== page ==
There was a stretch of nearly seven minutes in the second quarter where Brady wasn’t on the field, but in that time, the Patriots went from a 14-7 deficit to a 21-17 advantage, taking the lead for good on Talib’s 59-yard interception return for a touchdown with 10:59 left in the half.
The time away did nothing to take away from Brady’s game. After a slow start, the Patriots scored touchdowns on four of their six possessions in the second half, and the quarterback finished the afternoon 24-for-35 for 331 yards with three touchdowns and no interceptions.
“I’ll take it if we’re scoring, so it didn’t matter much,” Brady said when asked about sitting for an extended stretch. “The punt return for a touchdown, the interception return for a touchdown, those were awesome, so when you get those types of plays, those are game-changing plays. I don’t remember too many times when we’ve lost games when we’ve gotten returns for touchdowns.”
He did well in the second, but Brady and the offense really started clicking in the third quarter. New England first put together a 10-play, 76-yard drive that had just one negative play from scrimmage and was highlighted by 31-yard pass play from Brady to Gronkowski on which the tight end tip-toed down the sideline and got the Patriots into the red zone. (Edelman finished things off with a 4-yard touchdown grab from Brady.)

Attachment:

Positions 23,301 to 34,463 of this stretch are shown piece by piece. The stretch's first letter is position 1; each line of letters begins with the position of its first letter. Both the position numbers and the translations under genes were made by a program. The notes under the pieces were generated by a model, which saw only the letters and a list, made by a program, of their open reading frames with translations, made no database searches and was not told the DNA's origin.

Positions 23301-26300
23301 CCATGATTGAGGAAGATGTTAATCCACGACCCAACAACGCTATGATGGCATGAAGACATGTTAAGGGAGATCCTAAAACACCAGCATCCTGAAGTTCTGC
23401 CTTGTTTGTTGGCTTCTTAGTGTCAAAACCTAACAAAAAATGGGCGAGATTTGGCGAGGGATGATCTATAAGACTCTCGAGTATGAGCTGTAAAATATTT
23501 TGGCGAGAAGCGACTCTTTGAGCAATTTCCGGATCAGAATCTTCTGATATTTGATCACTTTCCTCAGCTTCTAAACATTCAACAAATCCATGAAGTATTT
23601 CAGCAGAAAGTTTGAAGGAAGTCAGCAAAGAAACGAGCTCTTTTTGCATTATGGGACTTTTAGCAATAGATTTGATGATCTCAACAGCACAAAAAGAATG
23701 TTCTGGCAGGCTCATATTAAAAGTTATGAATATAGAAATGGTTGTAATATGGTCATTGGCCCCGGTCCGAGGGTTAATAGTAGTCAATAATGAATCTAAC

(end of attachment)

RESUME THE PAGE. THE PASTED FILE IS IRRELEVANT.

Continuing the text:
IT WAS AN UNDERWHELMING EFFORT FOR THE RUNNING GAME
The Patriots had managed to display great offensive balance over most of the first nine games of the season, but for whatever reason -- scheme, play-calling, offensive rhythm or solid run defense from Indy -- New England was unable to find much of a groove on the ground Sunday afternoon.
The box score is not truly representative of the ground attack, as Edelman’s 47-yarder in the second half on an end around left New England with 115 rushing yards on 25 carries (four of which were negative), which represented an impressive 4.6 yards a carry. But Stevan Ridley managed just 28 yards on 13 carries (three negative runs) for a 2.2 YPC, while Shane Vereen added 40 yards on 11 yards (a slightly most respectable 3.6 YPC). And Sunday’s game marked the first time all year that Danny Woodhead did not have a single offensive opportunity -- no carries, no receptions -- in a game.
For Ridley, who has become the workhorse of the New England running game (he entered the game with 814 yards through the first nine games, good enough for sixth in the league), his 28 yards represented a season-low, while his 2.2 yards per carry was second only to his 2.1 he posted earlier in the year against the Seahawks.